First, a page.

City council to hold public hearings at next meeting

Community members may comment on ordinances introduced earlier this month

Attention Homer: Keep an eye on the upcoming city council meeting agenda for a number of opportunities for public comment.

At their last regular meeting on Monday, Nov. 13, the Homer City Council introduced several ordinances that will each be subject to a public hearing at the council’s next meeting on Nov. 27.

Ordinance 23-55 would accept and appropriate a grant from the Alaska Division of Homeland Security and Emergency Management to upgrade the Homer Volunteer Fire Department’s portable radios and provide a backup repeater for the city’s public safety radio system.

According to an Oct. 20 memorandum to the council from Homer Police Department Chief Mark Robl, the backup repeater would be an important addition to the city’s public safety communications equipment.

“When one repeater goes down, we lose that radio resource as it is sent back to the factory for repair,” the memo reads. “This can have serious consequences during a major incident response.”

The ordinance also, upon city staff recommendation, authorizes the city manager to, upon approval from DHS&EM, enter into a sole source contract with ProComm Alaska to purchase, program and install the radio equipment.

In addition to ProComm Alaska being the only qualified firm in the state for the job, the company has been servicing Homer’s radio system for the past 30 years, the memo states.

“Their service has been superb and delivered in an extremely professional manner,” Robl wrote in the memo. “They are intimately familiar with our system and the unique radio frequency anomalies in our area.”

Ordinances 23-58 and 23-59 aim to deal with Homer’s raw water transmission mains.

Ordinance 23-58 will accept and appropriate a DHS&EM Hazard Mitigation Grant Program award to replace the “47-year-old, seismically vulnerable, cast iron” mains with “more resilient” pipe constructed from high-density polyethylene and designed according to specifications in the American Lifelines Alliance’s “Seismic Guidelines for Water Pipelines,” published in 2005.

“Due in large part to disruptions at FEMA caused by COVID-19, this grant has been nearly four years in the making and we are very excited to finally get the implementation phase of this very important project underway,” special projects and communications coordinator Jenny Carroll wrote in a Nov. 6 memorandum to city council.

The water mains in question run 8,800 linear feet in total and transfer raw water from Bridge Creek Reservoir to the water treatment plant, according to the memo.

“Major damage to the raw water transmission mains would make it impossible to serve the town with treated drinking water and would reduce the City’s ability to provide adequate water pressure for fire protection,” Carroll wrote.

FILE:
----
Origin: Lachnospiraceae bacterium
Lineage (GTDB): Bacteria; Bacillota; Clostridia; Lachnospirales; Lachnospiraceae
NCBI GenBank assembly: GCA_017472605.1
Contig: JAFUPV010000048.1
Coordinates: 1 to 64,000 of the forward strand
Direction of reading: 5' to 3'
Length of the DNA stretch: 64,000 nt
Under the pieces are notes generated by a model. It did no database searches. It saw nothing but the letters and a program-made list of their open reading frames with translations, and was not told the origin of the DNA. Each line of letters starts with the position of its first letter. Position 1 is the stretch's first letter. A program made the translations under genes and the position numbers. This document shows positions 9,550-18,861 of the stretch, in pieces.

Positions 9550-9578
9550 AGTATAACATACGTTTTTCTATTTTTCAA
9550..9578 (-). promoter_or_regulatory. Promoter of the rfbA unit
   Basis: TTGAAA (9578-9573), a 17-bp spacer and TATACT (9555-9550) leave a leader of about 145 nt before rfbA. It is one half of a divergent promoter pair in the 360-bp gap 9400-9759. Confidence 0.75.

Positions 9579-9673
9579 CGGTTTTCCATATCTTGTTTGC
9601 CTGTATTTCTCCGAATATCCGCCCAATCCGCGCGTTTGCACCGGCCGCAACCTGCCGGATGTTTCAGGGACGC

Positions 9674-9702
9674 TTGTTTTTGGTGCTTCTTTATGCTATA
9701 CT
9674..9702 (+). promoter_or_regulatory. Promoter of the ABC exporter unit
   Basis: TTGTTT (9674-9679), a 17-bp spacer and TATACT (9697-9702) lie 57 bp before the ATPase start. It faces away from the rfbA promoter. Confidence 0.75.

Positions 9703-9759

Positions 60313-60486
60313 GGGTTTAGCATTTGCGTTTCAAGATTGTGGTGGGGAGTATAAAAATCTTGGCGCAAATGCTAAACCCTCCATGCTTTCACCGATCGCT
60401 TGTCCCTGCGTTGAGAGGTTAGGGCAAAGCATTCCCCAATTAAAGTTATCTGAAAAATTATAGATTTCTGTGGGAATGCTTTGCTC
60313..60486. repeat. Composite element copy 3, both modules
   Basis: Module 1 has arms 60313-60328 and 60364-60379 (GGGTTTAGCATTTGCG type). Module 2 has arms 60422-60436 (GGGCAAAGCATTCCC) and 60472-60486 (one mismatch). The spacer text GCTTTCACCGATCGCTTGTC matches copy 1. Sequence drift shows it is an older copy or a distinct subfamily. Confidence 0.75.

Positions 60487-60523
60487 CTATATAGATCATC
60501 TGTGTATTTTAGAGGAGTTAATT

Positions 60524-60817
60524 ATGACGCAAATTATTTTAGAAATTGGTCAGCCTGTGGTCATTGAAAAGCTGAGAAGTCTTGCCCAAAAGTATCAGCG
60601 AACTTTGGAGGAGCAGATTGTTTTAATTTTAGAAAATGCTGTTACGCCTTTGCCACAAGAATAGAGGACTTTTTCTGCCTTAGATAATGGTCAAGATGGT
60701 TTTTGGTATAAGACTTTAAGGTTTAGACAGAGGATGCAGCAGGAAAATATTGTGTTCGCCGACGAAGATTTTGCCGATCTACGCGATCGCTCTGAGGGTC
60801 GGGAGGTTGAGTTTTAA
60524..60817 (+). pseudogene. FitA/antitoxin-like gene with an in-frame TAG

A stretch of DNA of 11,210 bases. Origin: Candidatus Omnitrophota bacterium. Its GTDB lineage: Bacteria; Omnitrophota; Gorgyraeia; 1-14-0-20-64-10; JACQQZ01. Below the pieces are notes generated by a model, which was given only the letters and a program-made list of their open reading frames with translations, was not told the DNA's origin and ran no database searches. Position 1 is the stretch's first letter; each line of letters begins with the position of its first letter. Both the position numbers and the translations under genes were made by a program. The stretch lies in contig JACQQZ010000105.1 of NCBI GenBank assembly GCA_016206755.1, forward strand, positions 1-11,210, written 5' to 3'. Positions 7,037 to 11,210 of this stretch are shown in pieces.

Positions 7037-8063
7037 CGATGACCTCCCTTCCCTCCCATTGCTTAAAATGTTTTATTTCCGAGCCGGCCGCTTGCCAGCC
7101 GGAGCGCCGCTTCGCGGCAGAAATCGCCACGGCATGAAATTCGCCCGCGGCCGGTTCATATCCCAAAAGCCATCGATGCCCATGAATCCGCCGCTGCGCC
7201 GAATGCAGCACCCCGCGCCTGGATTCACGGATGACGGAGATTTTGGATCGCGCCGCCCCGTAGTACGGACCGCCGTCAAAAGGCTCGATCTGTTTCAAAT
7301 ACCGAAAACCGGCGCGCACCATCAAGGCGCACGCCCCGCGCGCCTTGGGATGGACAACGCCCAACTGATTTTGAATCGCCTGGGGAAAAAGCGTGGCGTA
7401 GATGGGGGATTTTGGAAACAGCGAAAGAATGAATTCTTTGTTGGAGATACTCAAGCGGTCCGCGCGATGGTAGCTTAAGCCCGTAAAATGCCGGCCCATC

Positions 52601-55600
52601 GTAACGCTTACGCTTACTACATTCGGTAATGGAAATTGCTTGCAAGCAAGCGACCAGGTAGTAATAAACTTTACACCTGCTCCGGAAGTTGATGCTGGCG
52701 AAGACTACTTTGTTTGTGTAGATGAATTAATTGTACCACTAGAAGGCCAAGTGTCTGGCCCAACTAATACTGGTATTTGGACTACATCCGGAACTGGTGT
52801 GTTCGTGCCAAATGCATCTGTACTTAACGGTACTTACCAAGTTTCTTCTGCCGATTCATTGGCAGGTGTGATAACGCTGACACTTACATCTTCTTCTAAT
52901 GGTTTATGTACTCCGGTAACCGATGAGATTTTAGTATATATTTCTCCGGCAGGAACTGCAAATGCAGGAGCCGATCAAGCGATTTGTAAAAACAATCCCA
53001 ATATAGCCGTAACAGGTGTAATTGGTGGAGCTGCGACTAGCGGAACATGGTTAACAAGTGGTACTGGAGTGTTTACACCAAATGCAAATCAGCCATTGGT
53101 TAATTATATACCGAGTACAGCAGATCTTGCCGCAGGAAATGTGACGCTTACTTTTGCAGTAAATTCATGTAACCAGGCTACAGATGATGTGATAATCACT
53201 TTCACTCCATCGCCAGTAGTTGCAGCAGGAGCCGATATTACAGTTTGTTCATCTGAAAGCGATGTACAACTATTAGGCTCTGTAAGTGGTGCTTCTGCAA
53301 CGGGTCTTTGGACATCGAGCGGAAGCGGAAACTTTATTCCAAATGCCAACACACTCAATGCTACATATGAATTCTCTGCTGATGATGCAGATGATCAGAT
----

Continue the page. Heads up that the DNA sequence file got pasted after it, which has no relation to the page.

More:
One of the current mains is “undersized” at 8 inches to meet the maximum capacity of the water treatment plant, while the other, at 10 inches, is “at capacity now,” the memo states. Additionally, the current cast iron mains are “brittle, highly corrosive, and as such, highly susceptible to earthquake damage.”

Carroll also noted that multiple repairs have already been made to both mains, the last two of which were in response to earthquake damage.

The City plans to replace both mains with 12-inch high-density polyethylene pipes, providing system redundancy and enabling “an adequate amount of raw water” to be transported to the treatment plant “for plant maximum daily flow, both now and for future expansion of the treatment facility,” the memo states.

Ordinance 23-59 will accept a second DHS&EM Hazard Mitigation Grant Program award to “help offset costs related to managing and administering the Federal award to ensure that federal, state or tribal requirements are met.” Funds from this award will be used to reimburse the City of Homer for the above-described costs.

Finally, Ordinance 23-60 will work to increase pedestrian safety in city cul-de-sacs.

The ordinance seeks to amend Homer city code chapter 7.04 by adding a new section on local traffic provisions by reducing speed limits on city cul-de-sacs, “from the nearest cross street to the termination of the cul-de-sac,” to 15 mph. It also would amend city code section 7.04.030 on traffic fine schedules to include fines for violating the new speed limit.

This ordinance follows Homer City Council’s continued efforts to increase pedestrian safety in town, since many streets still lack adequate sidewalks or footpaths. Cul-de-sacs in particular have attracted attention in the conversation about safety since they can have bends or curves, may lack a clear line of sight, or are often areas where young children play and people with short or narrow driveways are sometimes required to back out of their driveways, the ordinance reads.

It also states that reducing the speed limit to 15 mph is a “reasonable, safe and effective way to keep the driving public in harmony” with those who dwell in cul-de-sacs.

The ordinances scheduled for public hearings, as well as their backup materials, can be read in full at

Public hearings and council votes on these ordinances will take place at the next Homer City Council meeting on Monday, Nov. 27 at 6 p.m. in the Cowles Council Chambers at City Hall.